Fitness briefs for Feb. 5
Fitness briefs for Feb. 5.
Small amounts of daily exercise add up for lifelong health
Don't have time to go to the gym? Don't despair. New research from Oregon State University suggests small bursts of activity scattered throughout the day can be as good for your overall health as a gym workout.
You probably won't get ripped abs or lose significant amounts of weight, but simple activities such as climbing the stairs a few times a day or pacing while you talk on the phone can prevent metabolic syndrome, high blood pressure and high cholesterol, researchers found.
The study drew on a nationally representative sample of more than 6,000 Americans. Forty-three percent of those who engaged in brief physical activity throughout the day met the federally recommended physical activity guidelines of 30 minutes a day, according to a news release. Less than 10 percent of people who favored longer workouts met those guidelines, perhaps because they run out of time to train.
“You hear that less than 10 percent of Americans exercise, and it gives the perception that people are lazy,” said Brad Cardinal, an Oregon State professor and co-author of the study, in the release. “Our research showed that more than 40 percent of adults achieved the exercise guidelines by making movement a way of life. … This is a more natural way to exercise, just to walk more and move around a bit more. We are designed by nature as beings who are supposed to move.”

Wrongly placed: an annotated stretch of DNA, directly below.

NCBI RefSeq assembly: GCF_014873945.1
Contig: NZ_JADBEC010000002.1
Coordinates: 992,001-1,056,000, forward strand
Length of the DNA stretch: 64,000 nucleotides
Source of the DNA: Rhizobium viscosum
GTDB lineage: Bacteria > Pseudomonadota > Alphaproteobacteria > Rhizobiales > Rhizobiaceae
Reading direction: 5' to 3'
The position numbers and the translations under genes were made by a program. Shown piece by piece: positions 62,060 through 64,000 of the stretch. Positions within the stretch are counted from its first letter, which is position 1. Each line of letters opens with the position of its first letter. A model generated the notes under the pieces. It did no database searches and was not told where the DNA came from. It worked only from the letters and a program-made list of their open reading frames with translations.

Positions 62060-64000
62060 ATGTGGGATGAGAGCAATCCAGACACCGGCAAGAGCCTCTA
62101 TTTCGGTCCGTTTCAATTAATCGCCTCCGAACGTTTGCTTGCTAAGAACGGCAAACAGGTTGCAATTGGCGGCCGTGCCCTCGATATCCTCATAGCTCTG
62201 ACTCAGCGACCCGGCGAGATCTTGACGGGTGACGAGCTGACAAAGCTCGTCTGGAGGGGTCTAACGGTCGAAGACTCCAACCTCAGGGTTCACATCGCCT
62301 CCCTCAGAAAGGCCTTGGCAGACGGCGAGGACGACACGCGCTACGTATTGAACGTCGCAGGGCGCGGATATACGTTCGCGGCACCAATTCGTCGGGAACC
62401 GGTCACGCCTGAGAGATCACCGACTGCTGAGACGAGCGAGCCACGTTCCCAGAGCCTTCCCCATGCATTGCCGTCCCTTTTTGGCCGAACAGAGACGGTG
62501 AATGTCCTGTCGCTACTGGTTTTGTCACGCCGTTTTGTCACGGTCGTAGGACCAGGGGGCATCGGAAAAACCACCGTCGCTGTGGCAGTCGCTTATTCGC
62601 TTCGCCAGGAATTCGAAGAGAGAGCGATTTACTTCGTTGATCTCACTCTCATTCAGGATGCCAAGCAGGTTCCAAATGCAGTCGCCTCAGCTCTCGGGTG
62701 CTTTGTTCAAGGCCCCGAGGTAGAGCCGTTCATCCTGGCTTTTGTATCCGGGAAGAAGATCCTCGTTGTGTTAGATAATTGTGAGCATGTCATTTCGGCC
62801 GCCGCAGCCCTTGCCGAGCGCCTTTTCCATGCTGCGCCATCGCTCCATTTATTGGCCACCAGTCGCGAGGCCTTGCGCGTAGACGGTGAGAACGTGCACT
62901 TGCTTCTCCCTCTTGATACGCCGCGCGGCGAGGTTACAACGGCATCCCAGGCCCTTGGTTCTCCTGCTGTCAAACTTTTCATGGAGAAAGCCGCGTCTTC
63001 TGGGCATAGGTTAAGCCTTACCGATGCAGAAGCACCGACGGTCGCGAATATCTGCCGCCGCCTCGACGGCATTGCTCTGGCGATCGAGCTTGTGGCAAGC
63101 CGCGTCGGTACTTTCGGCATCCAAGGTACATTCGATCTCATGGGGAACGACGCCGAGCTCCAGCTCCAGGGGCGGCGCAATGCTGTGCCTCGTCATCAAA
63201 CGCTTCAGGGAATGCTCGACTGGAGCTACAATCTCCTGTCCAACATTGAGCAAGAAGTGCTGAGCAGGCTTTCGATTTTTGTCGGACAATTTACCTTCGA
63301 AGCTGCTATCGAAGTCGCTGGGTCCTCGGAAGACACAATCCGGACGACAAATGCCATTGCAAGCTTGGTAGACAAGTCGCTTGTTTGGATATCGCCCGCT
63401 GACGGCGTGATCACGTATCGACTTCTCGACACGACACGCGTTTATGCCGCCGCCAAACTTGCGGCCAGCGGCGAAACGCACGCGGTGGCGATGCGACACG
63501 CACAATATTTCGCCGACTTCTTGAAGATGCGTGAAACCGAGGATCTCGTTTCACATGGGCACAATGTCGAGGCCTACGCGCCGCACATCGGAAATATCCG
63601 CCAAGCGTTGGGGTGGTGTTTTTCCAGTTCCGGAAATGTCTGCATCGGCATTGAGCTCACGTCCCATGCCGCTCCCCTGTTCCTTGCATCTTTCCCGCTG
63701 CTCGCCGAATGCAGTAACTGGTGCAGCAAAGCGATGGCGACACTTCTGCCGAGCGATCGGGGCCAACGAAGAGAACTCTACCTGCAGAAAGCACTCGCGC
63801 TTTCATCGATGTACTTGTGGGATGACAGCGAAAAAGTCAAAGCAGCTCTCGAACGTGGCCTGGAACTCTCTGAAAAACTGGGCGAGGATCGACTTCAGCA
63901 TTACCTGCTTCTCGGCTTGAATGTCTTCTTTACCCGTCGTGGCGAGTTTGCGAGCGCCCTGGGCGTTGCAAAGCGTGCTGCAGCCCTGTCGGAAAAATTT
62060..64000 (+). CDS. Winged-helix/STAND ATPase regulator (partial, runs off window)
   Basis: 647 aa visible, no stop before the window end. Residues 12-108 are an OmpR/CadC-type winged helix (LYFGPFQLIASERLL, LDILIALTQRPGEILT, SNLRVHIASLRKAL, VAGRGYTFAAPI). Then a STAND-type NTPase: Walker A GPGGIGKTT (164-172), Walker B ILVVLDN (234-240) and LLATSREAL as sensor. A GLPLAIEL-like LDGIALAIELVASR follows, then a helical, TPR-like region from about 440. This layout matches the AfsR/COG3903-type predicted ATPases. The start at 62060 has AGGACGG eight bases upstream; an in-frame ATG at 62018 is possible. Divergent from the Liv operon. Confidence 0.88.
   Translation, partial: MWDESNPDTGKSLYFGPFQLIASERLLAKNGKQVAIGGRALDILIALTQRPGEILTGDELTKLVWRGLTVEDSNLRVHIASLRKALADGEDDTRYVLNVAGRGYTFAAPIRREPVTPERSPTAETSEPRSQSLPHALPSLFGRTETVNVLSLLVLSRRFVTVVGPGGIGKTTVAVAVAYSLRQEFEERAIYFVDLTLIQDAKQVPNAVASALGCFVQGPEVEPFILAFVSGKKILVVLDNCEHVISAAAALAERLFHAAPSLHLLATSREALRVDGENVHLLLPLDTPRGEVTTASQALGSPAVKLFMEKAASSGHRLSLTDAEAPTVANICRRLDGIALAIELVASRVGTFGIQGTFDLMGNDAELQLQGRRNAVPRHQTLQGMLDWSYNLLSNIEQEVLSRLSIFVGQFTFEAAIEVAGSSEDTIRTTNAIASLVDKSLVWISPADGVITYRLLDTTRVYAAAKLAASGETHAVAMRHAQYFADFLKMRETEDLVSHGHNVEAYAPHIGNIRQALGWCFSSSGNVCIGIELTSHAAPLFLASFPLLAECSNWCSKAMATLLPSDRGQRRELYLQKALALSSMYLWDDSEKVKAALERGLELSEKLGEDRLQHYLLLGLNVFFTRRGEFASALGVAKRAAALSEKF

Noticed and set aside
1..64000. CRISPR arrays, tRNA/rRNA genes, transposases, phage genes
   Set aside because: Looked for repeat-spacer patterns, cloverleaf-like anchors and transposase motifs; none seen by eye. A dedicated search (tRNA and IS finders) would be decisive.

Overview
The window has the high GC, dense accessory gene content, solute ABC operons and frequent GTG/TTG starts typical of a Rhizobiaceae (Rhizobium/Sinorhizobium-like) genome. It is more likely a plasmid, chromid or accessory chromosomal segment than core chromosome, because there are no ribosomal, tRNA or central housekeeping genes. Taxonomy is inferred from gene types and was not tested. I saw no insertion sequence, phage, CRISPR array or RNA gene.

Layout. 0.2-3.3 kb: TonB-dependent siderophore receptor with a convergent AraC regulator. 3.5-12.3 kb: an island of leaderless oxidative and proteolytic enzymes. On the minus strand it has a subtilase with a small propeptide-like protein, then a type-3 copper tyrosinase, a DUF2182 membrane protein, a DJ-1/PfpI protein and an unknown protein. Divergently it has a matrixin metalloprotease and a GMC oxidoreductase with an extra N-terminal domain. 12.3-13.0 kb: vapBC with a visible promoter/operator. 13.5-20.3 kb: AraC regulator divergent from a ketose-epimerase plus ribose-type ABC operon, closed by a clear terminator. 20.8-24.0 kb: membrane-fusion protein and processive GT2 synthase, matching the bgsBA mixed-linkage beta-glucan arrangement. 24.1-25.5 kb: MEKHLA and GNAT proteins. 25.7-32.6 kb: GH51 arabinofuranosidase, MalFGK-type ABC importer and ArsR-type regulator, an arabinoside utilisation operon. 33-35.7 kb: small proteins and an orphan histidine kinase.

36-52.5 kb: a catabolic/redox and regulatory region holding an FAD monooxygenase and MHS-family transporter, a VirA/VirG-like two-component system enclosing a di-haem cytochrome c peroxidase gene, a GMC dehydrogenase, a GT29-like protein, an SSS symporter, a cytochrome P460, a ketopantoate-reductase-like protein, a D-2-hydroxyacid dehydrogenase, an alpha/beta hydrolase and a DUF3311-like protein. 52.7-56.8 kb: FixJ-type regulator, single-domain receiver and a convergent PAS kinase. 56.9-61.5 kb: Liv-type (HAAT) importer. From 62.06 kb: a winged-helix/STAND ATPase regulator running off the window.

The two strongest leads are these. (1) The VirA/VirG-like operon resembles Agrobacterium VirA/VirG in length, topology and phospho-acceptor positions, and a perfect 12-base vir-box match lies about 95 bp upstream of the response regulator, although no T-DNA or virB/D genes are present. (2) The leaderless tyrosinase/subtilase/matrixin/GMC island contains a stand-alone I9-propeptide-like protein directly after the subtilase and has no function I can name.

Instead of driving to the corner store, walk or ride a bike. Use commercial breaks as an opportunity for some quick activity.
Those looking to lose weight may want to pair short physical activities with longer workouts; the study found a small correlation between structured workouts and decreased BMI, or Body Mass Index.
The study can be found in the current issue of the American Journal of Health Promotion.
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